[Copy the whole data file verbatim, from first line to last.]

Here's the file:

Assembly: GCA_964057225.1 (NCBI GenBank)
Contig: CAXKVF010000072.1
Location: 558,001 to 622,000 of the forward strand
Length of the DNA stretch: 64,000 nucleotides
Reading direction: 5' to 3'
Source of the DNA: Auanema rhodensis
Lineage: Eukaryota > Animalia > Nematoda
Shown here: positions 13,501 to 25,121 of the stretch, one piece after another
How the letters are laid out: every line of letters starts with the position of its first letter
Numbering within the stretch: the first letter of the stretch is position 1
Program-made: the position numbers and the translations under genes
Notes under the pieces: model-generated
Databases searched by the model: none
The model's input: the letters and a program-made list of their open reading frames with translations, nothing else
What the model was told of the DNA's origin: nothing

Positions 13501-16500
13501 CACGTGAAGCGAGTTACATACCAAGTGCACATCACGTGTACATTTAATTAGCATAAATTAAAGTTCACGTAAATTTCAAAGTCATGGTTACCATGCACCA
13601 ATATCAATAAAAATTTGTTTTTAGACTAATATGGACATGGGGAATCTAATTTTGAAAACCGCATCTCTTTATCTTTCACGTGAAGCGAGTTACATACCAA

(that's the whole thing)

Assembly: GCA_964057225.1 (NCBI GenBank)
Contig: CAXKVF010000072.1
Location: 558,001 to 622,000 of the forward strand
Length of the DNA stretch: 64,000 nucleotides
Reading direction: 5' to 3'
Source of the DNA: Auanema rhodensis
Lineage: Eukaryota > Animalia > Nematoda
Shown here: positions 13,501 to 25,121 of the stretch, one piece after another
How the letters are laid out: every line of letters starts with the position of its first letter
Numbering within the stretch: the first letter of the stretch is position 1
Program-made: the position numbers and the translations under genes
Notes under the pieces: model-generated
Databases searched by the model: none
The model's input: the letters and a program-made list of their open reading frames with translations, nothing else
What the model was told of the DNA's origin: nothing

Positions 13501-16500
13501 CACGTGAAGCGAGTTACATACCAAGTGCACATCACGTGTACATTTAATTAGCATAAATTAAAGTTCACGTAAATTTCAAAGTCATGGTTACCATGCACCA
13601 ATATCAATAAAAATTTGTTTTTAGACTAATATGGACATGGGGAATCTAATTTTGAAAACCGCATCTCTTTATCTTTCACGTGAAGCGAGTTACATACCAA